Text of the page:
Nuns, flesh, and tattoos at Folsom Street Fair pre-view. Cold fog never discourages nudity.
I visited Wadabori outdoor pool during the last week of the season. It’s super old but beautiful, with two sides facing a large, forested temple. It’s also close to Zenpukuji river. Highly recommend it, except that visible tattoos and piercings are not allowed. Not cool!
I’m also confused by the other typical Tokyo pool rule that prohibits sun tan lotion. Ever heard of skin cancer? Apparently not, since the lifeguards are often the shade of burnt toast.
No matter where you are in the world, there’s the allure of surfers. My favorite view of them, of course, is in the parking lot. This photo’s wall is suggestive for what is shows and what it conceals.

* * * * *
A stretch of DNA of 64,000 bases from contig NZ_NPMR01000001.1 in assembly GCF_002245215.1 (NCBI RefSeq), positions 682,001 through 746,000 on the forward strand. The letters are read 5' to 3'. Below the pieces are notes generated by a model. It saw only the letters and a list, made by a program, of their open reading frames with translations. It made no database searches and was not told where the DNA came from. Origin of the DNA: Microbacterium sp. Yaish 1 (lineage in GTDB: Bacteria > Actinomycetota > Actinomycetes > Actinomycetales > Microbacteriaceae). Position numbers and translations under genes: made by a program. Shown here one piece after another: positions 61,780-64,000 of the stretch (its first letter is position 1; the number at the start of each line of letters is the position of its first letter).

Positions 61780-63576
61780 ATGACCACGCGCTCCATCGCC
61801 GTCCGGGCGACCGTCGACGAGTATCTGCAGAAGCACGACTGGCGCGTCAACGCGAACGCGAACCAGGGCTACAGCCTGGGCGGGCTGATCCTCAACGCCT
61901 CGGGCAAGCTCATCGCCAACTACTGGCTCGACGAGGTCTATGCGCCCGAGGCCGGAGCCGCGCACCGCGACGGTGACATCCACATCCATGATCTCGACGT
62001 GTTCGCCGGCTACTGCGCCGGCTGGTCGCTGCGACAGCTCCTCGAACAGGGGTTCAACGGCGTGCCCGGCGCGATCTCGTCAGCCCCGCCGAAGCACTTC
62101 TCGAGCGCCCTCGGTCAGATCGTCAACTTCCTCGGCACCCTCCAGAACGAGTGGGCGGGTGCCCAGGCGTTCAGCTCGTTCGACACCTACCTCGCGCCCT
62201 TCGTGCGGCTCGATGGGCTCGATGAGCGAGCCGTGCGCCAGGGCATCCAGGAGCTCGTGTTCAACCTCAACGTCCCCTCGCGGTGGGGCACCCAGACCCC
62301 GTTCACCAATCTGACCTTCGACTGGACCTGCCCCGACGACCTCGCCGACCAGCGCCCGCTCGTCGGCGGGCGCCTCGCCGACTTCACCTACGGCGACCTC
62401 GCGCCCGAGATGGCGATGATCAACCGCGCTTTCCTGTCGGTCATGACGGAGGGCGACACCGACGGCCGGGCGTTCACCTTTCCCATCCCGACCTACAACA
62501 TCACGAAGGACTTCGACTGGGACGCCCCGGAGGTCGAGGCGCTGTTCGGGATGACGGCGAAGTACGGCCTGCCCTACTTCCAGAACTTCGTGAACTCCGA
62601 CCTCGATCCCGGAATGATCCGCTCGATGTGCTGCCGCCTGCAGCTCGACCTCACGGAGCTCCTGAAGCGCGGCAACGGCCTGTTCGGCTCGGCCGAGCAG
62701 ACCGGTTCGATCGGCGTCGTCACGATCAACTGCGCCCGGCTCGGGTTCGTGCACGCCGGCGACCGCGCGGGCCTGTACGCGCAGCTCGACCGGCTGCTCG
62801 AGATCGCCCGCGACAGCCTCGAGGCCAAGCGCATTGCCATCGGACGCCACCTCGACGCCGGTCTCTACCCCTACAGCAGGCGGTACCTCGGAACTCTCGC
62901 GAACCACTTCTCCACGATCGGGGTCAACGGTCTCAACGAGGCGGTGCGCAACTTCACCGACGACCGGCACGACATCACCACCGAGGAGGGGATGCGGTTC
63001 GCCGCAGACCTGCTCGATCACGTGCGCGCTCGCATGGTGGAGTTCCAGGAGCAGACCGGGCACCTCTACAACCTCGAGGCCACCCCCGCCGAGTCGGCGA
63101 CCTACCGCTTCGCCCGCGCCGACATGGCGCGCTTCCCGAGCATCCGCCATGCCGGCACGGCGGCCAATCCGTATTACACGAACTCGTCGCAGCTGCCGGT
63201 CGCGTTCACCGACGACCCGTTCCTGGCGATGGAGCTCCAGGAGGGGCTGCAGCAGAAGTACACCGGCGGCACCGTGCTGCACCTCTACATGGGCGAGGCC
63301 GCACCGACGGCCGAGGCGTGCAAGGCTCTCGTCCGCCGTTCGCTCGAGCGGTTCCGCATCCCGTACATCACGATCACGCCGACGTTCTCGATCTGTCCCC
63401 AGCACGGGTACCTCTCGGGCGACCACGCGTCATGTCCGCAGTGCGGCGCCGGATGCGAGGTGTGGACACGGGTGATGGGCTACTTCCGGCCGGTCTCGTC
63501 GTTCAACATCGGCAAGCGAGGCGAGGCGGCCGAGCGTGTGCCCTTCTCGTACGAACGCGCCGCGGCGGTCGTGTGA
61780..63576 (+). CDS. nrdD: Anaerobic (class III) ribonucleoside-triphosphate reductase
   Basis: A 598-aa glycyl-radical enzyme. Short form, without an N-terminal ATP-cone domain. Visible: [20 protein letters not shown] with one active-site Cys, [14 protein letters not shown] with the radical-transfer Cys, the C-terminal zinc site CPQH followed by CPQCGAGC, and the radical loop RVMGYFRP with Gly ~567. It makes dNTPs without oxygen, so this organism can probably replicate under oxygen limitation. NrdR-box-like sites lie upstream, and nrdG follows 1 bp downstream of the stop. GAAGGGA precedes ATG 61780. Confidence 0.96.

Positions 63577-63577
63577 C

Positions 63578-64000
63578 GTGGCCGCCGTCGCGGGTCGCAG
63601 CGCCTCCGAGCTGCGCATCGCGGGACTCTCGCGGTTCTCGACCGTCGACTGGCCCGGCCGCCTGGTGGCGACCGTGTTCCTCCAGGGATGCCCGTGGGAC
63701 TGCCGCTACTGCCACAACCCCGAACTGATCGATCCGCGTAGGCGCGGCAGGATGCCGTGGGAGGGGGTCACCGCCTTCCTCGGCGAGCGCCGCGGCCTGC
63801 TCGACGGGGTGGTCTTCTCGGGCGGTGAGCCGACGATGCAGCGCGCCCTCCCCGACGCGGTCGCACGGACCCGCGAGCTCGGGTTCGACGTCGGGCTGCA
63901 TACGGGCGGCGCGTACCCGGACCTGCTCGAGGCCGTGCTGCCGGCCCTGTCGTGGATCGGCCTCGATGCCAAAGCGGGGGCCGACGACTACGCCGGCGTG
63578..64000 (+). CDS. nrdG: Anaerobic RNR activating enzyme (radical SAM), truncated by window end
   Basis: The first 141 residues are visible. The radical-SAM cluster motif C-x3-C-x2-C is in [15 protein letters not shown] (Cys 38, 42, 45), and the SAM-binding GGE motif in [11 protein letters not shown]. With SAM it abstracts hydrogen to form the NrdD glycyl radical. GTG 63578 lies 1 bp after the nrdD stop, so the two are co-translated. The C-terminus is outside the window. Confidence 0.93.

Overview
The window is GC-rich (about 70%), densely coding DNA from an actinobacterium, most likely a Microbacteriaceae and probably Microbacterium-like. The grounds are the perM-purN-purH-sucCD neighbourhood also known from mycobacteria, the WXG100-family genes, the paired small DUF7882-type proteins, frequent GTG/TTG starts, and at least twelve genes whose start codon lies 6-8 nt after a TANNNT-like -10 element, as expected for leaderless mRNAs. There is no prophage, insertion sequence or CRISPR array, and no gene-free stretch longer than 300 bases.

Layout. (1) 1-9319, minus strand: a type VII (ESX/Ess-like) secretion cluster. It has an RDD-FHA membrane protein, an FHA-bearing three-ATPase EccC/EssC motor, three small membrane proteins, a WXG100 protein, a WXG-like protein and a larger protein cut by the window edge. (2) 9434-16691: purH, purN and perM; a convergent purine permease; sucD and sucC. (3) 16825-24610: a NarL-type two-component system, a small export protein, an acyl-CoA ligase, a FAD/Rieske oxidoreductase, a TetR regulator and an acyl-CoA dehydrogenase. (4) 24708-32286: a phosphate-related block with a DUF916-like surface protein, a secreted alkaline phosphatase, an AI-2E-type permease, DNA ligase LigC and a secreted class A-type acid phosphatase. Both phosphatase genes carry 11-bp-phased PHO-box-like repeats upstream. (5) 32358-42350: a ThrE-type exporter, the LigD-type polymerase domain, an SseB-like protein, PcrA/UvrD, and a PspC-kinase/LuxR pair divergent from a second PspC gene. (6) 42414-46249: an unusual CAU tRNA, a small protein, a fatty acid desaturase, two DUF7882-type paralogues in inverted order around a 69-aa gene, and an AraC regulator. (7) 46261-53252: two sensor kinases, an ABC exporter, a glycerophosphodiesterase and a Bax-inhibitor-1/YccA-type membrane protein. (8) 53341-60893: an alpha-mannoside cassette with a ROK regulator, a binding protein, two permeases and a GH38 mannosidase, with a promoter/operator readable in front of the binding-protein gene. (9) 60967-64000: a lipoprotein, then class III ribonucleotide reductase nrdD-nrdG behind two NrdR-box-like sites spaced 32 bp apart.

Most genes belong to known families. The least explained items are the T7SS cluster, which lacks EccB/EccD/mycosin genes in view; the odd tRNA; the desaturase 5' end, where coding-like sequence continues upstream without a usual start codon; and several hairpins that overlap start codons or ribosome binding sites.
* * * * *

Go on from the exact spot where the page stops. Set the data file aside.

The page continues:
This is the start of my beach series, with photos of tattoos, lifeguards, and strange male behavior featured from the shores of Kanagawa to Chiba. Japan is at its freest and most delinquent at the beach.
A friend has been invited for a private tour of a US aircraft carrier, and asked me what would be appropriate dress code. Other than anti-war protests, my only direct experience with the Navy is Cher’s “If I could turn back time.” For Cher, a super-sized wig, thong, minimal V-shaped fabric covering the front, metallic belt, fish nets, garters and high heeled boots seemed to make the sailors smile and dance in her video.
What would you recommend? Are double butt tattoos mandatory for aircraft visits?
Apropos of nothing, here’s some images of Yakuza showing off their tattoos. This is pure fanservice, a tribute to summer, and a needed break from all those manufactured barely-legal “tarentos.”